Reading as dialogical document work: possibilities for Library and Information Science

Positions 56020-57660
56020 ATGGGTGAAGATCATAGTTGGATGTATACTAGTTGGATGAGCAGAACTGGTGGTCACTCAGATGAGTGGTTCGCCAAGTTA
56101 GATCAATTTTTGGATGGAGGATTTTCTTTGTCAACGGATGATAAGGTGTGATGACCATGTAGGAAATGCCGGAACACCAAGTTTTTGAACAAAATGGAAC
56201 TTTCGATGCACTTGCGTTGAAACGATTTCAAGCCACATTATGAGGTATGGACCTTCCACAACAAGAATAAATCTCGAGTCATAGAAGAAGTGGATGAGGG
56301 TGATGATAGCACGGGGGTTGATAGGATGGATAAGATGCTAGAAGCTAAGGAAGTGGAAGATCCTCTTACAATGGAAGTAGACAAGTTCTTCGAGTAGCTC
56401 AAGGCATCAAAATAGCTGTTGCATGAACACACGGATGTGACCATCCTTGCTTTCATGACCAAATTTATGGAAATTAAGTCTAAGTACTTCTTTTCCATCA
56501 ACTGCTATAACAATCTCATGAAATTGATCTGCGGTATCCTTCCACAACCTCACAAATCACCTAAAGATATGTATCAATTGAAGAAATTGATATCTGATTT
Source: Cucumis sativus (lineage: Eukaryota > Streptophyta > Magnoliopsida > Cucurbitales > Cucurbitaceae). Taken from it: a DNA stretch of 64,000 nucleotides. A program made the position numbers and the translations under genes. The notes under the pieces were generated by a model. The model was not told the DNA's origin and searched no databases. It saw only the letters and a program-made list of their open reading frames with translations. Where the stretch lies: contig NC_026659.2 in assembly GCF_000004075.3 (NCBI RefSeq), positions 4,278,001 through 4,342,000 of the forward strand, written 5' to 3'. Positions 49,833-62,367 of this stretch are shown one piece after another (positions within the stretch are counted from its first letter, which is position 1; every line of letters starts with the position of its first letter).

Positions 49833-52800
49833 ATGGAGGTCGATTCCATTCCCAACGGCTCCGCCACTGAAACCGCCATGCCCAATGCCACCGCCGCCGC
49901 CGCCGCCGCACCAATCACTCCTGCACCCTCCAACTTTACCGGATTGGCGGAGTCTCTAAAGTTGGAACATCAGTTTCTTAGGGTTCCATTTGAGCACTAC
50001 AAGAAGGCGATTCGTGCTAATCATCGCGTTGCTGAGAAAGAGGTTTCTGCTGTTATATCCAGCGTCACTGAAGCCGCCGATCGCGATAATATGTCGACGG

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Purpose – The purpose of this paper is to introduce a dialogically based theory of documentary practices and document work as a promising framework for studying activities that are often conceptualised as information behaviour or information practices within Library and Information Science (LIS). Design/methodology/approach – An empirical example – a lesson on how to read railway timetables – is presented. The lesson stems from a research project including 223 Swedish lessons recorded in Swedish primary schools 1967-1969. It is argued that this lesson, as many empirical situations within LIS research, can fruitfully be regarded as documentary practices which include document work such as reading, rather than instances of information behaviour. Findings – It is found that the theoretical perspective of dialogism could contribute to the theory development within LIS, and function as a bridge between different subfields such as reading studies and documentary practices. Research limitations/implications – The framework is yet to be applied on a larger scale. This would require a willingness to go beyond the entrenched idea of information as the core theoretical concept and empirical object of study within LIS. Social implications – The theoretical framework offers a view of the relations between individuals, documents, and social contexts, through which it is possible to explore the social significance of core LIS concerns such as reading, literacy, and document work. Originality/value – The theoretical framework offers an alternative to the monologist, information-based theories and models of people’s behaviours and practices prevalent in LIS.
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